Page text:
2.  College, college, college
There couldn’t be a better time than in college to start following PR In Your Pajamas. They post advice on how to get internships and important lessons college classes don’t teach you. PR In Your Pajamas is a great learning tool for any PR major.

3. Updates
If you ever need to find new ways to use social media or learn how PR is changing, PR In Your Pajamas is a great tool. They give great advice on how to use social media in the 21st century and other ways PR is evolving. This is important for anyone wanting to continue to grow and expand his or her education even after graduation.

4. More Than PR
While PR In Your Pajamas is a great blog and tool for any PR major, it is also great for any college student or entrepreneur. They provide useful tips and tricks that anyone could use. PR In Your Pajamas is all around a great blog to follow.

Rachel Dwornick is a senior at Eastern Michigan University studying public relations with a minor in communications. She holds the position of Member Relations in PRSSA and is an active member of Alpha Xi Delta. Follow her on Twitter at @racheldwornick.

Internship: SOS Community Services

SOS Community Services, a community-based nonprofit serving Washtenaw County, is looking for a development intern.

The Development Intern will assist the development department. Responsibilities include but are not limited to: assisting in the planning of SOS Community Services events, assisting with marketing campaigns and social media updates, creating and maintaining documents, engaging with volunteers, serving as a SOS representative in the community, and providing administrative support.

Requirements:

– College students pursuing a bachelor’s or a master’s degree in marketing, public relations, communications, nonprofit management, or a related field
-Strong written and oral communications. Public speaking skills a plus
– Proficiency in all Microsoft Office programs
-Prior experience or dedication to fundraising/development projects preferred
-Attention to detail and organizational skills
-Must attend accredited college or university

The Development Intern is currently an unpaid position. A commitment of 10 – 12 hours per week for a minimum of 12 weeks is required along with the ability to help with occasional weekend or night events. Intern must have their own transportation.

Interested applicants should submit a cover letter explaining their interests, resume and additional materials if applicable to Chelsea Brown at chelseab@soscs.org.

Internship: ZF North America

ZF North America, one of the largest automotive suppliers in the world,  is looking for a corporate communications intern for its fall internship. It is a part-time paid position. To learn about the position’s responsibilities and required skills, and to apply,  click here.

Deadline: Monday, August 24

Tips to improve your writing speed

By: Katie Gerweck

Source: psychologytoday.com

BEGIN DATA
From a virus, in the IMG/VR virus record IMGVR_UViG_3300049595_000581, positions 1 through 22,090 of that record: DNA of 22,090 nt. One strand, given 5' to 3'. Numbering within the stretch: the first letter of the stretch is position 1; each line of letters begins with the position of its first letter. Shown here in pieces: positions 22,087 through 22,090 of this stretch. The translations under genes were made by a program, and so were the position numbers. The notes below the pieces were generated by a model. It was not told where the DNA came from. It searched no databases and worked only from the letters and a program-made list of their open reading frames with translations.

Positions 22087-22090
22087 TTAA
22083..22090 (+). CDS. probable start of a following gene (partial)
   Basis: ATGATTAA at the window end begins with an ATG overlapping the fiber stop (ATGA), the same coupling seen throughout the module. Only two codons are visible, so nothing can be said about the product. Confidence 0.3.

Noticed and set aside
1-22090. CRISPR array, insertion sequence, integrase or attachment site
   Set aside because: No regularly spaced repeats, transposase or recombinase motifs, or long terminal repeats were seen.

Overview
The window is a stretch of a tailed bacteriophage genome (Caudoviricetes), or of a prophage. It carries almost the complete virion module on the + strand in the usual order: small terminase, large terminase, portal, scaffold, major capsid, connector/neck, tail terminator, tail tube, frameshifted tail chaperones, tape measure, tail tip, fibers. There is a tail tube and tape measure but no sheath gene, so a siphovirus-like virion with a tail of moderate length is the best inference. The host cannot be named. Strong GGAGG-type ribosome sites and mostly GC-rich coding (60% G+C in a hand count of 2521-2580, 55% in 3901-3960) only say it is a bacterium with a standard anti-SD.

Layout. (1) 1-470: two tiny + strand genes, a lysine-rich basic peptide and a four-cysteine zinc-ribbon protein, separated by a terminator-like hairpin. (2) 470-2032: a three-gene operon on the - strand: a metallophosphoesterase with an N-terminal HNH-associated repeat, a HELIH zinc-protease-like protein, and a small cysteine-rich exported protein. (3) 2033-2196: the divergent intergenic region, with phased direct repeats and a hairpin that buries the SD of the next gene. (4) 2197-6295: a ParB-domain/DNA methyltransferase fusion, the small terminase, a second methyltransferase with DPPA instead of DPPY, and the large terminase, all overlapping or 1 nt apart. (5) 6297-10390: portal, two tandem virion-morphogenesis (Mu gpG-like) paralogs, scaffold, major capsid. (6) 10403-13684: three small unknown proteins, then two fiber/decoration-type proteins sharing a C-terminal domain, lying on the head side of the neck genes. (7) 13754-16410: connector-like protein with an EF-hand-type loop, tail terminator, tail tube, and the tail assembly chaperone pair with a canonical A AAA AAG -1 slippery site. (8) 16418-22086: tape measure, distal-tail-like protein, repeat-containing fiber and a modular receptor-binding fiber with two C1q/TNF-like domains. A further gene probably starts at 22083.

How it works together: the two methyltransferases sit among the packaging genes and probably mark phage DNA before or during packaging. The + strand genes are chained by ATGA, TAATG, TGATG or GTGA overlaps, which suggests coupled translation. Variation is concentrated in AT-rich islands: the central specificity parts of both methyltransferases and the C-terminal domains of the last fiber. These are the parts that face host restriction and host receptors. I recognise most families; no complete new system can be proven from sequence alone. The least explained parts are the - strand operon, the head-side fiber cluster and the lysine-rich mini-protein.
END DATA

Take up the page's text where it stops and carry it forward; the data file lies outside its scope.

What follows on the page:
Source: psychologytoday.com

It happens to everyone. You sit down, determined to write a great press release or blog post. But as much as you try, the words just won’t come out the way you want them to, and you struggle to organize your thoughts into a coherent message. It can be hard to write quickly, which is a problem- especially in public relations, where the turnaround on papers can be very short. Luckily, there are ways you can improve your writing speed and get the words flowing.

1. Get your ideas on paper

Too often, we’re so caught up in writing the perfect sentence or paragraph that all we can do is stare at a blank Word Document. When this happens, it can be helpful to simply put all of your thoughts on paper, even if it isn’t perfect yet. Getting all of the half-formed ideas and phrases out of your head and out in front of you can make it easier to organize your thoughts and gives you something to build on. Which leads us to…

2. Outline

An often-suggested method to improve writing speed is outlining your ideas. Having a framework for your ideas makes writing easier because you won’t have to stop after a paragraph and ask yourself where you’re going with it- you’ll already know, because it’s written down. Outlines also help keep your papers to-the-point and flowing smoothly.

3. Practice!

The most obvious way to get better at writing quickly is to write often. The more you practice, the more naturally writing will come, and the faster you will get. You can even set a timer to force yourself to work on a deadline, and see how quickly you can type up a press release- then try again to beat your old time. (You’ll be happy you did when you’re asked to do a timed writing test at a job interview!)

If you don’t overthink it and can organize your thoughts, you’ll find that putting a paper together becomes much easier and with practice you’ll be able to write much more quickly and efficiently.

Source: 10 Simple Ways to Double the Speed of Your Writing … Right Now

Katie Gerweck is a senior majoring in public relations with a minor in journalism. She is the editor-in-chief for EMU PRSSA, and also works as a copy editor for the Eastern Echo. She was the copy chief for the Echo during the summer of 2015.